Benintendi, who was born in Cincinnati and played college ball in Arkansas, went up to a woman in the meet-and-greet line and presented her with a baseball that he pulled from his back pocket. Written in bold marker across the ball were the phrases, "Turn Around" and "Will You Marry Me."

The stunned woman spun around to see her boyfriend on bended knee with an engagement ring box in his hand.

The man nervously fumbled with the ring and asked the woman to marry him. Major League Baseball cameras captured the special moment when she said "Yes" and he slipped the ring on her finger.

Under the caption, "It's hard not to be romantic about baseball," the Red Sox organization posted the proposal video to its Twitter page.

One clever fan commented, "Takes a brave man to have @asben16 give his lady a ball that says "Will you marry me?" I'd be like, well I barely know you but what the hell! You only live once!"

The 23-year-old Benintendi told NESN’s Guerin Austin that it was "pretty cool" to be part of the marriage proposal.

Benintendi was drafted by the Red Sox in 2015 and joined the major league team in August of 2016. In his first full year, Benintendi was the second-place finisher for the American League's Rookie of the Year.

Screen captures via Twitter/Red Sox.

Monday, May 07, 2018

Diamonds Rain on the Diamond as Slugger Yoenis Cespedes Snaps His Chain Legging Out a Double

A surreal scene played out in New York City last week as diamonds literally rained on the diamond at Citi Field. Mets slugger Yoenis Cespedes snapped his diamond chain while legging out a bloop double in the first inning of Wednesday's game against the Atlanta Braves.

As Cespedes slid into second base, one of his necklaces seemed to get tangled with Braves second baseman Ozzie Albies, who jumped over Cespedes to receive the throw from the outfield.

After the play, SNY cameras captured the twinkling of more than two dozen diamonds scattered around second base.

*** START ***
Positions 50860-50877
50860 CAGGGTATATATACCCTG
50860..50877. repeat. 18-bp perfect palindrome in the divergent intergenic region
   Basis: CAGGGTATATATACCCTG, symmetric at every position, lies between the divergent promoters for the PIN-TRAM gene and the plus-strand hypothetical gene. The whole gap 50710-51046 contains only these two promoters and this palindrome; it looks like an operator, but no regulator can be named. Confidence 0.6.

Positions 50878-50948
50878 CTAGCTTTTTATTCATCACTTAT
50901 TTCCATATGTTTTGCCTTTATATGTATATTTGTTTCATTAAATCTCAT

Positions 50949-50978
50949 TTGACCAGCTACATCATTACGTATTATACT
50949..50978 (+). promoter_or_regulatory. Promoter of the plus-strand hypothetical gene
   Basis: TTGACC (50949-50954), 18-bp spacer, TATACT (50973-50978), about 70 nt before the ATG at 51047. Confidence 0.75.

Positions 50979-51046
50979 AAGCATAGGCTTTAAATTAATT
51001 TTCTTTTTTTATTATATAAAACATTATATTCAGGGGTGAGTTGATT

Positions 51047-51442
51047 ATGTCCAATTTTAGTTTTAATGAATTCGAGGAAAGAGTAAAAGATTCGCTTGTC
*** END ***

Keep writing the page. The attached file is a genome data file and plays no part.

While stretching after the play, Cespedes discovered that his thin, white metal chain had broken and that most of the diamonds from that chain were now on the infield dirt. He held up what remained of his busted chain, stared at it for a moment and then threw it to the ground in frustration.

Between innings, Mets second baseman Asdrubal Cabrera and second base umpire Bill Welke picked up the pieces of the necklace.

"Well, the cleanup is underway after Yoenis Cespedes's necklace exploded," SNY play-by-play man Gary Cohen said. "Asdrubal Cabrera, who has done everything for this team this year, is now doing the housekeeping, as well."

"They were around the base. I didn't want somebody to slide on them," Cabrera told the New York Daily News. "I just tried to get as many as I could. The umpire helped too."

After the game, 25 diamonds sat in a styrofoam Gatorade cup in the Cuban-born slugger's locker.

"I had that necklace for six years," Cespedes told the Daily News. "Oh, well."

Major League Baseball's Twitter feed, Cut4, called the incident "the most expensive double" of Cespedes's career.

According to the Washington Post, the “Official Baseball Rules” do not mention jewelry, and Major League Baseball does not otherwise restrict its usage. Players commonly wear chain necklaces or earrings for religious or stylistic reasons.

MLB’s Rule 1.11, which deals with uniforms, includes a clarification that states, “a pitcher’s person cannot include any unessential or distracting thing (including jewelry, adhesive tape, or a batting glove), especially on his arm, wrist, hand, or fingers.” MLB seems to maintain an unwritten policy, however, that jewelry on a pitcher is OK — unless the batter makes a specific complaint.

Cespedes is not the first Major Leaguer to have his chain explode during a game. Just last year, the black diamond chain of Houston pitcher Lance McCullers came apart during the American League Championship Series at Yankee Stadium. During a replay review, McCullers dug through the dirt on the pitcher's mound to find the precious stones.

Credits: Screen captures via